Waste Water Treatment Plant
Brattleboro's wastewater treatment plant is located along the Connecticut River off Route 142. An average daily flow of 1,300,000 gallons of waste is treated per day. Our plant was first constructed in the late 1960’s and upgraded to a secondary plant in 1981-82.
The latest upgrade at a price of $22,500,000 is basically competed at the end of 2013 with a few details to wrap up. Major work included construction of a new Headwork’s / pumping building, replacement of the primary clarifiers with two new circular clarifiers, addition of one digester, upgrades to the existing secondary clarifiers, and upgrades to the chlorination building. All existing buildings are upgraded for energy efficiency and too many other changes to list here.
Phase I was the replacement of our Rotating biological contactors, to take advantage of stimulus funding. Engineering and design was by Hoyle, Tanner & Associates, Inc. and PC Construction was the prime contractor.
A third phase has upgraded the pump station for the Putney Road area and still to complete is the elimination of the Black Mountain pump station by boring a line under I-91.
Brattleboro's plant is a primary-secondary type using Rotating Biological Contactors as the secondary process. A brief outline of the treatment process follows:
Initial settling for the removal of grit and stones and screening for the removal of objects such as clothing, and other trash.
Primary Settling tanks - floating material is skimmed off, and material that sinks to the bottom is pumped to a digester.
The remaining liquid from the settling tanks travels to the Rotating Biological Contactors. These Contactors are approximately 12 foot in diameter by 20-foot long drums with much surface area, which lie horizontally and slowly turn. The lower third of these Contactors are submerged in water, and over time grow a layer of biological slime on their surfaces. Organic matter in the water is used as food for the growth on the RBC's and the water is cleaned. There are 20 of these Contactors in four rows of five. After time in the RBC's, water is sent to the two secondary clarifiers for final settling. Chlorine is added for disinfection and the water spends time in the chlorine contact chamber. The water (effluent) is released to the Connecticut River after a final check that the chlorine is back to near zero.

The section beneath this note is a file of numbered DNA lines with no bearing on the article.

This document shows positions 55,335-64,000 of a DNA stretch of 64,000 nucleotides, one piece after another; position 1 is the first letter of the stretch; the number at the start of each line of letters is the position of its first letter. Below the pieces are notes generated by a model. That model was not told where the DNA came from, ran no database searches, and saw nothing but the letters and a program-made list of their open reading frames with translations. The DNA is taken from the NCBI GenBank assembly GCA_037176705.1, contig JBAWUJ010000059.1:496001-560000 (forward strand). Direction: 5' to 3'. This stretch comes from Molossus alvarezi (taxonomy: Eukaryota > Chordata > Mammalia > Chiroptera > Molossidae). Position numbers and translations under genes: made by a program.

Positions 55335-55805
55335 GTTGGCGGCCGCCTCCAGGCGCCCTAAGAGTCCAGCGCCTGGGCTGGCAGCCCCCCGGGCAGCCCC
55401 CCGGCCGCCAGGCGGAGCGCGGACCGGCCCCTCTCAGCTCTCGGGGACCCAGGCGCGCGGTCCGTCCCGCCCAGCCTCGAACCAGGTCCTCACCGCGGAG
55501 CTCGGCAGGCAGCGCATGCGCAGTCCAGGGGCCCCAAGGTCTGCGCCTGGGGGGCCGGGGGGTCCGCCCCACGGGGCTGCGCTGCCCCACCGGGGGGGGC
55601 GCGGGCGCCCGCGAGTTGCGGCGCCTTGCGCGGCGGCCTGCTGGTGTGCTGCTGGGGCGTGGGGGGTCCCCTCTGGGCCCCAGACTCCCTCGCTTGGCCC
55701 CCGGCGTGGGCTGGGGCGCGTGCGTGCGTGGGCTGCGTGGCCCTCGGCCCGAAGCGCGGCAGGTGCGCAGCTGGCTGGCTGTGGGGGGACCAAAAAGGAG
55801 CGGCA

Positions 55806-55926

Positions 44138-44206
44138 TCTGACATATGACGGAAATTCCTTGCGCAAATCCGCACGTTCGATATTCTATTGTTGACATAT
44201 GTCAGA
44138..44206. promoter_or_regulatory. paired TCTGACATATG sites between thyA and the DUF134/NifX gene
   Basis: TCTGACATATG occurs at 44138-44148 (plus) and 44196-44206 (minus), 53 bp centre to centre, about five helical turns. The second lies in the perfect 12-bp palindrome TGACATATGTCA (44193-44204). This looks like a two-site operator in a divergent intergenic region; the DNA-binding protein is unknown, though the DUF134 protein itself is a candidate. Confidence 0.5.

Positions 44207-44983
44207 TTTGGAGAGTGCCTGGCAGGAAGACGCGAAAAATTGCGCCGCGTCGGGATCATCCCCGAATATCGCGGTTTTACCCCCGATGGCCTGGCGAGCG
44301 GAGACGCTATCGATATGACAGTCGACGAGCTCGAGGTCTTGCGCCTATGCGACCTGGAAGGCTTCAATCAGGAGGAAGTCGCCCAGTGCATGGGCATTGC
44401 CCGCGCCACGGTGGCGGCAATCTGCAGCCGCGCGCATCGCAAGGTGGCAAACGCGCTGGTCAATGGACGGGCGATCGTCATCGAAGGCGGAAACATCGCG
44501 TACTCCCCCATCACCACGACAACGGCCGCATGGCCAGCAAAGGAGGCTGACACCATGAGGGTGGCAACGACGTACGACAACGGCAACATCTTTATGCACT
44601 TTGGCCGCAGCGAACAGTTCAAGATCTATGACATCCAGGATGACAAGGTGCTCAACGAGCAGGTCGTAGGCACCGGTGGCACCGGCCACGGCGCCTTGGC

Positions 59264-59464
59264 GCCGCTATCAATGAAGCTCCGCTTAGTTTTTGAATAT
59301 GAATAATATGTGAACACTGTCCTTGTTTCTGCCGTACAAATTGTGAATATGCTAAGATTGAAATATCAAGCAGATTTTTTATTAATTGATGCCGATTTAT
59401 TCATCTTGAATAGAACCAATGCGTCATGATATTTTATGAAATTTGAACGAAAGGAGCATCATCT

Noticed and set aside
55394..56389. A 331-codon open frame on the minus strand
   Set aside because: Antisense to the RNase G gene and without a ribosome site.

Material is pumped from the Primary settling tanks to one of three Digesters. Digesters are approximately 38-foot diameter; covered concrete tanks where organic material is decomposed by natural occurring bacteria. Temperature, pH and other factors are controlled to optimize the process. The by-product of decomposition is methane gas, which is burned in a boiler to heat the digesters, or in a generator to produce electricity for use at the plant. The "sludge" as it is called is moved from the Primary digesters to the secondary digester and is finally de-watered. This material is hauled away to be either land applied as fertilizer or deposited in a landfill. Possibly to be composted in the future.